Here’s this month’s piece from the Drucker Institute’s archivist, Bridget Lawlor. By drawing lessons from the vast treasure trove of papers and other objects that are collected in Peter Drucker’s archives, Bridget is giving new life to decades-old material.
In 2002, three years before his death, Peter Drucker was awarded the Presidential Medal of Freedom, the nation’s highest civilian honor.
President George W. Bush recognized Drucker “for his management expertise and impressive consulting work that has helped nonprofit and faith-based institutions, businesses and universities worldwide.” He was honored alongside Nelson Mandela, Placido Domingo, Hank Aaron and other influential figures.
Although Drucker is most often associated with the management of corporations, Bush highlighted an extremely important point: Drucker’s work transcends all types of organizations because he believed that society can flourish and remain free only when all of our institutions—public, private and nonprofit—function effectively and responsibly.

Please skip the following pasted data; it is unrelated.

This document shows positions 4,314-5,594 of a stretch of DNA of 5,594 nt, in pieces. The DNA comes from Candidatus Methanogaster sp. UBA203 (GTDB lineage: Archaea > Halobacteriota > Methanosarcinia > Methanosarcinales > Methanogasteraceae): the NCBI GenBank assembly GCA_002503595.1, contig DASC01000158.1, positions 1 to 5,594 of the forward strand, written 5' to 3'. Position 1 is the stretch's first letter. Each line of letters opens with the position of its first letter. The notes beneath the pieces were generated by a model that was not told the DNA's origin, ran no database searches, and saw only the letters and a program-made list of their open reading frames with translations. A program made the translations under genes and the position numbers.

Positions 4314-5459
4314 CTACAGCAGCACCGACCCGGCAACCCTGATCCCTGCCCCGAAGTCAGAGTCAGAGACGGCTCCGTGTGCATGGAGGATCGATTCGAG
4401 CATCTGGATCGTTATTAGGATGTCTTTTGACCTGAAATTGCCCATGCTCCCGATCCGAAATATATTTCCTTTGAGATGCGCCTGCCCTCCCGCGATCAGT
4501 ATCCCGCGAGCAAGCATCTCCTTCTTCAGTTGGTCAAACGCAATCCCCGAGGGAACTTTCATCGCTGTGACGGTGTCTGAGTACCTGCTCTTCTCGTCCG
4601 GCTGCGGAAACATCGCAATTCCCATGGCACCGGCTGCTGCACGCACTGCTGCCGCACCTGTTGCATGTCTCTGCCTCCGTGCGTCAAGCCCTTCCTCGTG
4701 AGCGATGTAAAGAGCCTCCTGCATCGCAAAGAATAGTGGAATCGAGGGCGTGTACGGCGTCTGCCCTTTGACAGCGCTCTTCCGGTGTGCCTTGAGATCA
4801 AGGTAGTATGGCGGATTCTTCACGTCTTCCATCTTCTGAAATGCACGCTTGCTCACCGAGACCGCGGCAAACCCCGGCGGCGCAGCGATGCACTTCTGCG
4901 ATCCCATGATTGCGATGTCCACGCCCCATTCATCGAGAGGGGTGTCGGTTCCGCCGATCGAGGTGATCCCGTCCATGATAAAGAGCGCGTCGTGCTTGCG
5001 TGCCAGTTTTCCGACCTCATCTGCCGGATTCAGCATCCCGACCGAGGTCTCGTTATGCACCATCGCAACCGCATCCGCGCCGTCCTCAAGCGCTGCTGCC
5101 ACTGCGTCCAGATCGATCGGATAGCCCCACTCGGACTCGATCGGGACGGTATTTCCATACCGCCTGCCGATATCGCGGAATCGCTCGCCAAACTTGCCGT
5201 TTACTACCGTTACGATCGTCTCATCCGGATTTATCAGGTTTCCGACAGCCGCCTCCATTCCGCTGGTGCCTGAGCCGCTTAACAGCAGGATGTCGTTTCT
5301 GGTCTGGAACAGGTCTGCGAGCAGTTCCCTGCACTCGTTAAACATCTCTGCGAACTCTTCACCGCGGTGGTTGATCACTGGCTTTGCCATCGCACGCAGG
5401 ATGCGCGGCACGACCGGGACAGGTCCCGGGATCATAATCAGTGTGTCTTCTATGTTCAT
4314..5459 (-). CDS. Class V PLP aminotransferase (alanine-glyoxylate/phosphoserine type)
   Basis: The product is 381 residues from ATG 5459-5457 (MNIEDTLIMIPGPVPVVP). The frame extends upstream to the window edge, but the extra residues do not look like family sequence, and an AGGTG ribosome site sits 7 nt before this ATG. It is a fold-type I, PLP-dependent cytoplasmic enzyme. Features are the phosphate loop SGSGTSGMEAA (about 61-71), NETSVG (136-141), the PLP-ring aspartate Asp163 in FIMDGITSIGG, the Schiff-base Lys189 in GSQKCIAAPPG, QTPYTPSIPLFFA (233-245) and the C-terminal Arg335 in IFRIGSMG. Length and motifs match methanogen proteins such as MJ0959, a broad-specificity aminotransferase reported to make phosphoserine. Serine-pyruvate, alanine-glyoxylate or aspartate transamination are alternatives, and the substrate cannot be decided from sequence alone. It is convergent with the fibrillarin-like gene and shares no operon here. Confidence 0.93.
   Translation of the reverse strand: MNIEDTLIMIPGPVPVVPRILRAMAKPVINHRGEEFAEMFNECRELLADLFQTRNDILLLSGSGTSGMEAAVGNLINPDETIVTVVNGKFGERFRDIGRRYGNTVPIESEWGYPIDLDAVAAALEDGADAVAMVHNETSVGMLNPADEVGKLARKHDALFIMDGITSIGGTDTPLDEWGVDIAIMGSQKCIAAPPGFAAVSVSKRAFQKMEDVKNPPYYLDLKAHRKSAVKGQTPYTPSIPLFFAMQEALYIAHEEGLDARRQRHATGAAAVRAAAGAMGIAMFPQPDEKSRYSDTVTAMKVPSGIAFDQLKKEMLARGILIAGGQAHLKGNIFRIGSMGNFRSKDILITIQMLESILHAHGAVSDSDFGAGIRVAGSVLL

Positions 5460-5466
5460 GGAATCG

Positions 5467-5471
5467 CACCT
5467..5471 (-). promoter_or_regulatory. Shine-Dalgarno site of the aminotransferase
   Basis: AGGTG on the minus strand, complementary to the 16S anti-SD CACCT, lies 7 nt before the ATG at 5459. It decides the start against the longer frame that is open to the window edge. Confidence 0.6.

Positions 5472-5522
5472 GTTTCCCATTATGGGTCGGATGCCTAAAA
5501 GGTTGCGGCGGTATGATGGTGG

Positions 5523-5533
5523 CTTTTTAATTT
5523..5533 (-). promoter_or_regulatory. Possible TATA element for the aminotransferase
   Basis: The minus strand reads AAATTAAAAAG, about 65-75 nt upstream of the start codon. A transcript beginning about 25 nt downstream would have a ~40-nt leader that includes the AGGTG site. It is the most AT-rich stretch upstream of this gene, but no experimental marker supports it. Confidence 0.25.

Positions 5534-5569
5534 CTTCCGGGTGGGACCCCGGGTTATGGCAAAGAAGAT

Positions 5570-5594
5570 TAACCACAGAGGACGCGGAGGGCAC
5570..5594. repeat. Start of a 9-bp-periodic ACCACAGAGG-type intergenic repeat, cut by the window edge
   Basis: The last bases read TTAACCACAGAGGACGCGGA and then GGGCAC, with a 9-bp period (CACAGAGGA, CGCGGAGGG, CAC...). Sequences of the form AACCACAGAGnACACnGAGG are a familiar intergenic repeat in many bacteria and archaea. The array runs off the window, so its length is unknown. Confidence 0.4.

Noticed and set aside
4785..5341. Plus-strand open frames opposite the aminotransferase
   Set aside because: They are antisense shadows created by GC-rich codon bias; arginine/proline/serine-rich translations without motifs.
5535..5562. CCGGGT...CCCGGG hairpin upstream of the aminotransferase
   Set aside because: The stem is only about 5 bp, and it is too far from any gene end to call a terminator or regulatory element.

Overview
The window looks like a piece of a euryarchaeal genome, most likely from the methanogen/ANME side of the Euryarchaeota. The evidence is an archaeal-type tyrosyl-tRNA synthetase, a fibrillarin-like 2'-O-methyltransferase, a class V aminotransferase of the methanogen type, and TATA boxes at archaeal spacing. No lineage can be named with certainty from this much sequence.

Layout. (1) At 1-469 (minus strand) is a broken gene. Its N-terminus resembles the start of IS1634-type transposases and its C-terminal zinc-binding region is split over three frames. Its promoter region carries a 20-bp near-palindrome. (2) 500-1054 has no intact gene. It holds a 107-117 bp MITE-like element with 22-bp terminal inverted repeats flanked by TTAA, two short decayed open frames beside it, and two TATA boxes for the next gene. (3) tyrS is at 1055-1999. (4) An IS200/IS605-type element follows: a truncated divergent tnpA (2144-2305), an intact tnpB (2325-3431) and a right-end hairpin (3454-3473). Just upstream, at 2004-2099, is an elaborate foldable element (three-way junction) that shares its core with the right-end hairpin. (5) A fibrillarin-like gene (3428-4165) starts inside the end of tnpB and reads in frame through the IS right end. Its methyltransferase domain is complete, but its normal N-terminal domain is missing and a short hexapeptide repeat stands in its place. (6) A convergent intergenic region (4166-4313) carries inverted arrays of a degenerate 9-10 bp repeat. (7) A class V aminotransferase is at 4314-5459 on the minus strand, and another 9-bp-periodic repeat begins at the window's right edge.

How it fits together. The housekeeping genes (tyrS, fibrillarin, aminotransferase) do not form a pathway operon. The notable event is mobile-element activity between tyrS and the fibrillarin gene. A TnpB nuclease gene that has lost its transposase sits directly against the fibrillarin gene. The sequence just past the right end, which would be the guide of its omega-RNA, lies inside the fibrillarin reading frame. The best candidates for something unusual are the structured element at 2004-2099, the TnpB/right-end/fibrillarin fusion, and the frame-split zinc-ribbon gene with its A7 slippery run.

In a 2009 keynote address at the Drucker Centennial, renowned management writer Jim Collins lauded the breadth of Drucker’s impact. “Peter Drucker contributed more to the triumph of freedom and free society over totalitarianism, than anyone in the 20th century,” Collins said, “including, perhaps, Winston Churchill.”